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HHS Launches New Efforts to Promote Paperless Health Care System


HHS Secretary Tommy G. Thompson today announced two new steps in building a national electronic health care system that will allow patients and their doctors to access their complete medical records anytime and anywhere they are needed, leading to reduced medical errors, improved patient care, and reduced health care costs.

First, the Secretary announced that the Department has signed an agreement with the College of American Pathologists (CAP) to license the College's standardized medical vocabulary system and make it available without charge throughout the U.S. This action opens the door to establishing a common medical language as a key element in building a unified electronic medical records system in the U.S.

Secondly, the Secretary announced that HHS has commissioned the Institute of Medicine to design a standardized model of an electronic health record. The health care standards development organization known as HL7 has been asked to evaluate the model once it has been designed. HHS will share the standardized model record at no cost with all components of the U.S. health care system. The Department expects to have a model record ready in 2004.

Today's announcements are part of the ongoing HHS effort to develop the National Health Information Infrastructure by encouraging and facilitating the widespread use of modern information technology to improve the nation's health care system.

"Banks and other financial institutions all across the country can talk to each other electronically, which has streamlined customer transactions and reduced errors," Secretary Thompson said. "We want to do the same thing for the American health care system. We want to build a standardized platform on which physicians' offices, insurance companies, hospitals and others can all communicate electronically, which will improve patient care while reducing the medical errors and the high costs plaguing our health care system."

With terms for more than 340,000 medical concepts, the College's standardized system has been recognized as the world's most comprehensive clinical terminology database available. The licensing agreement with the CAP will make it possible for health care providers, hospitals, insurance companies, public health departments, medical research facilities and others to easily incorporate this uniform terminology system into their information systems.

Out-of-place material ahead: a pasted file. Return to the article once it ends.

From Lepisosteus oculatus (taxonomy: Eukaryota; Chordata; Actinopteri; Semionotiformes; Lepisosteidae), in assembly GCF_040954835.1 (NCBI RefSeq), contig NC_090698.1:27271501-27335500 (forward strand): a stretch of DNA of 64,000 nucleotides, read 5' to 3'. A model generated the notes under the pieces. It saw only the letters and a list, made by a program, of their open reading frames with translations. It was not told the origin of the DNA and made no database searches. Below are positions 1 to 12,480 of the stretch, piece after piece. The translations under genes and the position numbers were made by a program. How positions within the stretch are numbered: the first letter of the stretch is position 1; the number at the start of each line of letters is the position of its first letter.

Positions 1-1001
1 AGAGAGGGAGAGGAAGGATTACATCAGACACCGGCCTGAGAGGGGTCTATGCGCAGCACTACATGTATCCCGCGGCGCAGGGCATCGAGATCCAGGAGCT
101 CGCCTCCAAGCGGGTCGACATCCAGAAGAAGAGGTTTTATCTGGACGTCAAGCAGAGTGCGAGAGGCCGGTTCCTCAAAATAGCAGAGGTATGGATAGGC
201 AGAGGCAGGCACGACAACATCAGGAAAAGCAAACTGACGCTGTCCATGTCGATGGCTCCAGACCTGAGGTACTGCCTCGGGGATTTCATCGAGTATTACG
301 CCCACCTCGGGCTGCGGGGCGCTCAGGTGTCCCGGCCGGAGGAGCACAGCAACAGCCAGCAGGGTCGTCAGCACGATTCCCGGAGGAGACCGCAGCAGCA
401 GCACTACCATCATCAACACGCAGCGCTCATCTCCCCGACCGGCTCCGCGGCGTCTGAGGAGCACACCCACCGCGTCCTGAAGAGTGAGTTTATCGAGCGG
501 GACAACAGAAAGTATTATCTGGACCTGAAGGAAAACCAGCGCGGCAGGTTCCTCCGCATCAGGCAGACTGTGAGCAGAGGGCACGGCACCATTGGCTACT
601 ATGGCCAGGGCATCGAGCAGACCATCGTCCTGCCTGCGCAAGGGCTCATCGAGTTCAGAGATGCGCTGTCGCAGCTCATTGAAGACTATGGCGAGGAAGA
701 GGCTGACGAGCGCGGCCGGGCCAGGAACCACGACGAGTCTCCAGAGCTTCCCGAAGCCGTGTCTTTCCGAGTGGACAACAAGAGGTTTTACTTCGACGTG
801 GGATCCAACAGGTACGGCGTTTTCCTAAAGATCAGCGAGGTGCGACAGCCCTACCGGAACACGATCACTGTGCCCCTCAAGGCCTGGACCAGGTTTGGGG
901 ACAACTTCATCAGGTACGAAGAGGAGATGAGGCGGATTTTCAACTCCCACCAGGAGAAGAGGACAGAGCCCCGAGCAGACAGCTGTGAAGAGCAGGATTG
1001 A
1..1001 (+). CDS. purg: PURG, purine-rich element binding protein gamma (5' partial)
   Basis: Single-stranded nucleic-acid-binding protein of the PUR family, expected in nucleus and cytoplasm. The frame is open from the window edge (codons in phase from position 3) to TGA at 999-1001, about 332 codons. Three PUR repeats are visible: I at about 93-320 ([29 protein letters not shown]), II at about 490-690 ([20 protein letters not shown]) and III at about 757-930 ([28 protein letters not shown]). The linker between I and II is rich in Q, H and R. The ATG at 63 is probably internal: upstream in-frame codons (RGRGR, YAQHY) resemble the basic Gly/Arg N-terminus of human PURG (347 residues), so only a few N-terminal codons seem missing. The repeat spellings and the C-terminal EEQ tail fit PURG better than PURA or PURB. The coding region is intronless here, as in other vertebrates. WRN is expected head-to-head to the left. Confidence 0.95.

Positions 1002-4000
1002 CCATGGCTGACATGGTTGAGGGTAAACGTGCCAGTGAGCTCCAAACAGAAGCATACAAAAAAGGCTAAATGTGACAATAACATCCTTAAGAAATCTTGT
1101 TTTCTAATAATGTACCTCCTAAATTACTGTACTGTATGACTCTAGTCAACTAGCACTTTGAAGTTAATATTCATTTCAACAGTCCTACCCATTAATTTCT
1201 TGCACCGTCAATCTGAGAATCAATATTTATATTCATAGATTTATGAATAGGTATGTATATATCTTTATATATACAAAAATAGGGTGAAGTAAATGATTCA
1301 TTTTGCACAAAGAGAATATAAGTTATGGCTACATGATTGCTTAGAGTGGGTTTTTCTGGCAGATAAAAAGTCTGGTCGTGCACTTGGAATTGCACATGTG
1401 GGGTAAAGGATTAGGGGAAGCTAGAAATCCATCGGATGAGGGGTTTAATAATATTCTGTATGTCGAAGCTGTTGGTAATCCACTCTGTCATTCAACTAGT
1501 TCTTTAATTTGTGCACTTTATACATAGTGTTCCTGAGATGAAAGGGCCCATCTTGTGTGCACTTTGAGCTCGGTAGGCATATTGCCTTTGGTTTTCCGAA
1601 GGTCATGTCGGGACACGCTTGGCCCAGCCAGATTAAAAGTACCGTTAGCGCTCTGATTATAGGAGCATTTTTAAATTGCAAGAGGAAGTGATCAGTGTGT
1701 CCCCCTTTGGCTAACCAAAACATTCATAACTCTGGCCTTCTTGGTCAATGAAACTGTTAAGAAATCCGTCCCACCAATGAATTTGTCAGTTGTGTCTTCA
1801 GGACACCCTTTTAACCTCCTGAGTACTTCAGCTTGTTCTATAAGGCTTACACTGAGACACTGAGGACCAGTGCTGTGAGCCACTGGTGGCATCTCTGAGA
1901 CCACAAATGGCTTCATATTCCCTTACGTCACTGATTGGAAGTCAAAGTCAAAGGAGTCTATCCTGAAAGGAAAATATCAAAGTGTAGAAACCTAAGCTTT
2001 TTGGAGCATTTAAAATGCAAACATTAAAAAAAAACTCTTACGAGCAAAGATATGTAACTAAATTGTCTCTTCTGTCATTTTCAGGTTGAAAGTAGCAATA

"This system will prove invaluable in facilitating the automated exchange of clinical information needed to protect patient safety, detect emerging public health threats, better coordinate patient care and compile research data for patients participating in clinical trials," Secretary Thompson said.

The CAP agreement announced today will be administered through the National Library of Medicine (NLM), a component of HHS' National Institutes of Health (NIH). NLM has issued a 5-year, $32.4 million contract to the College for a permanent license for their terminology, known as SNOMED (Systematized Nomenclature of Medicine) Clinical Terms. The licensing agreement includes the core database in both English and Spanish along with regular updates. The terms of the contract include a one-time payment-shared by the Department of Veterans Affairs, the Department of Defense, and many HHS agencies-with annual update fees to be borne by the NLM.

"Today we take a bold step by making SNOMED available, a critical step in adopting health information standards across the federal government," Secretary of Veterans Affairs Anthony J. Principi said. "Putting health information standards in the public domain and promptly adopting health information standards for the federal health partners, is the 'tipping point' for national standards that strengthen our electronic health record systems, help optimize our health care, and, most importantly, improve the health of veterans as well as all of the people of the U.S."

"The Department of Defense is pleased to have contributed to the government-wide effort to license SNOMED. This effort will enable us to better share health information within the Federal government and beyond. I am delighted with our Federal partnership in this important step toward improving health care for all Americans," said Dr. Winkenwerder, assistant secretary of defense for health affairs.

"This license validates the College's longstanding support for the development of medical standards like SNOMED to further improve the quality of health care. It ensures that government and the private sector entities in the U.S. will be able to use a common approach to clinical coding, making it easier to coordinate care and exchange needed information," said Paul A. Raslavicus, MD, president of the CAP.

The contract between NLM and the College of American Pathologists comes after three years of negotiations. The effort was supported by all the agencies participating in the Consolidated Health Informatics initiative (CHI), which is working to adopt government-wide standards for clinical health data. CHI is the health care component of President Bush's eGov Initiatives, created under the President's Management Agenda, to make it easier for citizens and businesses to interact with the government, save taxpayer dollars and streamline citizen-to-government transactions. More information on CHI and the President's eGov Initiatives may be found at

NLM will distribute SNOMED through its Unified Medical Language System, which incorporates, links, and distributes in a common format 100 different biomedical and health vocabularies and classifications. Details of the SNOMED license arrangement as well as information on obtaining access to the SNOMED database may be found at: